So what does it do?

PyAttributes let's you add arbitrary attributes to any object in a Dia diagram. Objects are anything in a diagram that you can select, like boxes, arrows, text etc. The attributes have a name and can store different kinds of information, some can even do actions like running a external command, loading a file or.. uhm, well anything.

Confused? We'll maybe an example will set you straight. We take a diagram containing two boxes and a zig-zag line.

Clip from a diagram. Two boxes and a zig-zag line.

There is a dialog for adding attributes to objects in the menu, 'Dialog/Setup Attributes...'. You choose one or more objects then choose the type of the Attribute and fill in the name.

The Setup View.

After setting up the attributes you can view and update them through the object view. Just select a object and in the menu choose 'Dialogs/Object View...'. With it you can view and fill in new values of attributes.

Object View


As you probably figured out by now the extra attributes doesn't change the diagram at all. They are metadata, only meaningful for you, and they don't get printed with the diagram. So what's their use? They can be quite useful for extra information about what the objects in the diagram really represents, for example; take a network diagram with computers and routers etc. you can give everything having a IP number in reality a attribute of the type IP with the name 'address'. You could also give them attributes like name and room. The fun does not stop there, you can add attributes that perform actions, like a SSH prompt, ping or a web page view of a wiki pointing at different pages depending on which object you're on. You could easily make a documenting and administrating tool from your diagram.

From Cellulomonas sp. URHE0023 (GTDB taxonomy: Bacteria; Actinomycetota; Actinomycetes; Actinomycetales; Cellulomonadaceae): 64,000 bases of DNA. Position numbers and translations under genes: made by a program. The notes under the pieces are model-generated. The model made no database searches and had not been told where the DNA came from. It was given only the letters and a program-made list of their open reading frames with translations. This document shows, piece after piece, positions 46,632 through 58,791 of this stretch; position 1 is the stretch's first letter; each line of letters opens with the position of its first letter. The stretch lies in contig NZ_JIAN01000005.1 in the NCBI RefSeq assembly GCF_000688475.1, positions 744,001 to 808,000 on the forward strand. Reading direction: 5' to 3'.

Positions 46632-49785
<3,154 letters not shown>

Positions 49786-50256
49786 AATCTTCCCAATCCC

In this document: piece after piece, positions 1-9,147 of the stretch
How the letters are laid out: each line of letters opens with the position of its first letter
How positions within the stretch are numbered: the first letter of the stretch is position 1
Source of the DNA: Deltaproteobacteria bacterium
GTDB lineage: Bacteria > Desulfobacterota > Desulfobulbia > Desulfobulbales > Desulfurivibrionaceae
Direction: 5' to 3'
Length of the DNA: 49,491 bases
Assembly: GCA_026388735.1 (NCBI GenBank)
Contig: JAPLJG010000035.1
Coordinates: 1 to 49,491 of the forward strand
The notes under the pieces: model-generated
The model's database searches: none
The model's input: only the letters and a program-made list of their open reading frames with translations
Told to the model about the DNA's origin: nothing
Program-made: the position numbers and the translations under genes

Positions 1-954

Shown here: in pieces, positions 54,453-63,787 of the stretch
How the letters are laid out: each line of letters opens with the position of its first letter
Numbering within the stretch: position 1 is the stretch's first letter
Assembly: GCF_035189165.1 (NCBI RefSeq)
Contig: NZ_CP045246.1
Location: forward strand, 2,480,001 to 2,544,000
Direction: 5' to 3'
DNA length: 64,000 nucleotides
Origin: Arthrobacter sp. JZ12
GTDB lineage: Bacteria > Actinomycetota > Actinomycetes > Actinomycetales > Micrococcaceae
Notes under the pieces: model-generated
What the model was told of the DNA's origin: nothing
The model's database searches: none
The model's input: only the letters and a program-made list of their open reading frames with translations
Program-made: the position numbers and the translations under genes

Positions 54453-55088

Saving and Loading

To save a diagram with the extra information you have to use a special save function 'Save with PyAtt', the same goes for loading. You can load a diagram saved with PyAttributes in Dia without the plugin. This way you just don't get the extra attributes.

The Attributes

Every attribute has a name and a type. Some attributes requires more than a name for setup and some are to large to display it's value in the Object Views list of attributes. Large values gets a whole new tab for themselves, just double click on the name of the attribute in the list. Selecting it and pressing the 'View' button results in the same thing.

These are some fundamental attributes and should cover quite alot, but if you need something else it's easy to write your own in python. Tutorial is coming.


The Terminal attribute runs any command that's in your path in a bash prompt and functions otherwise as an ordinary xterm. When adding a Terminal to your objects it requires that you give it a command as well as a name. If you make a typo or change your mind you can change the command in the Object View, just click on the line in the attribute list where the command is displayed. The Terminal does not fit the list for obvious reasons so you'll have to activate it with a double click or the 'View' button in the Object View. Some things you can do is run emacs, ssh, ping, lynx against a wikiw, a sql client, etc etc..